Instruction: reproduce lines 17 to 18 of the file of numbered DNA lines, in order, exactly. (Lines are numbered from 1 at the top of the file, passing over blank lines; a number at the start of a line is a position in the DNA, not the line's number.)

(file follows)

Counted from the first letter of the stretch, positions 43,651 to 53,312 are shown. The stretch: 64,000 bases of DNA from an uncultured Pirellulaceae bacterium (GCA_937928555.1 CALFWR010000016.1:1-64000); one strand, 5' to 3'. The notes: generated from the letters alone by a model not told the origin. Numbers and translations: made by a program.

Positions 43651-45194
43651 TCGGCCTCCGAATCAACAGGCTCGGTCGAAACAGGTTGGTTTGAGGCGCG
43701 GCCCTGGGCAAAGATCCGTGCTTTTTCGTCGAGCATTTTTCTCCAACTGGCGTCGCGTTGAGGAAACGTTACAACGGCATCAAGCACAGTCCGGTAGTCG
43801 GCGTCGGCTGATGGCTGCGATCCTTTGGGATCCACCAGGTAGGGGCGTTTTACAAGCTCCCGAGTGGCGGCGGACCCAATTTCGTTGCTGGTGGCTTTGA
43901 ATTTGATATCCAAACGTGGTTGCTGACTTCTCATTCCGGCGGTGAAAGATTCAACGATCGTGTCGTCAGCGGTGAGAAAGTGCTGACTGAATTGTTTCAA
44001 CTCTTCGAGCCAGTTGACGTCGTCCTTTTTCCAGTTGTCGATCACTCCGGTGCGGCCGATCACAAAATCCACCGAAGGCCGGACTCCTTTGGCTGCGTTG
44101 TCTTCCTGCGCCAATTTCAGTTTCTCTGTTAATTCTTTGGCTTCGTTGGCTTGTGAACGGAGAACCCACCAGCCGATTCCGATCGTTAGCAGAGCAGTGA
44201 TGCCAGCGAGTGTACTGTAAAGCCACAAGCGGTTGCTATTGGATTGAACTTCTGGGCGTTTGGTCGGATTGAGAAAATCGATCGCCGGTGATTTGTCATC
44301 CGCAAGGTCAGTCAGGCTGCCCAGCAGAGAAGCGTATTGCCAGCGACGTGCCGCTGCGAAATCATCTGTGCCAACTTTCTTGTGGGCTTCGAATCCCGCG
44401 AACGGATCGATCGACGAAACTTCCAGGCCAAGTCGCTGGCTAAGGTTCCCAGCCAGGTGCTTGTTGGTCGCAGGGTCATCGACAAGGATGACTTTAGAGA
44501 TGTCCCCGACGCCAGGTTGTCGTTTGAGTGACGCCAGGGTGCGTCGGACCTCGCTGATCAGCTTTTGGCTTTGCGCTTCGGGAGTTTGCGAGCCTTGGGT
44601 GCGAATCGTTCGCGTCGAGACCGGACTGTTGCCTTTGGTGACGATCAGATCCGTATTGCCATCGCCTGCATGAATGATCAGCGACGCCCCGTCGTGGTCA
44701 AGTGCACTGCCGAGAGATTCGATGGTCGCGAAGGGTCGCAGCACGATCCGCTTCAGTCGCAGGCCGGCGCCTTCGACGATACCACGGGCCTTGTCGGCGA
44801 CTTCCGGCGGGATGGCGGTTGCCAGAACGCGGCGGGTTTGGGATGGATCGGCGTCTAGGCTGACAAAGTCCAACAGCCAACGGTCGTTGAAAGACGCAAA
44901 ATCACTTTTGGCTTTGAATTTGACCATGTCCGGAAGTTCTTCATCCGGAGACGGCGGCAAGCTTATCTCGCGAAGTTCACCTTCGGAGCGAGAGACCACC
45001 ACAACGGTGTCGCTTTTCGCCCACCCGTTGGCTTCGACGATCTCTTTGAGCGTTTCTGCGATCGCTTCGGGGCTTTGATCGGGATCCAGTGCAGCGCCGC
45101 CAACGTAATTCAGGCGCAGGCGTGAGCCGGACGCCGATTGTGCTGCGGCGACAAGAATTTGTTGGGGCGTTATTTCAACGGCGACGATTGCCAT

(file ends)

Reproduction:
45001 ACAACGGTGTCGCTTTTCGCCCACCCGTTGGCTTCGACGATCTCTTTGAGCGTTTCTGCGATCGCTTCGGGGCTTTGATCGGGATCCAGTGCAGCGCCGC
45101 CAACGTAATTCAGGCGCAGGCGTGAGCCGGACGCCGATTGTGCTGCGGCGACAAGAATTTGTTGGGGCGTTATTTCAACGGCGACGATTGCCAT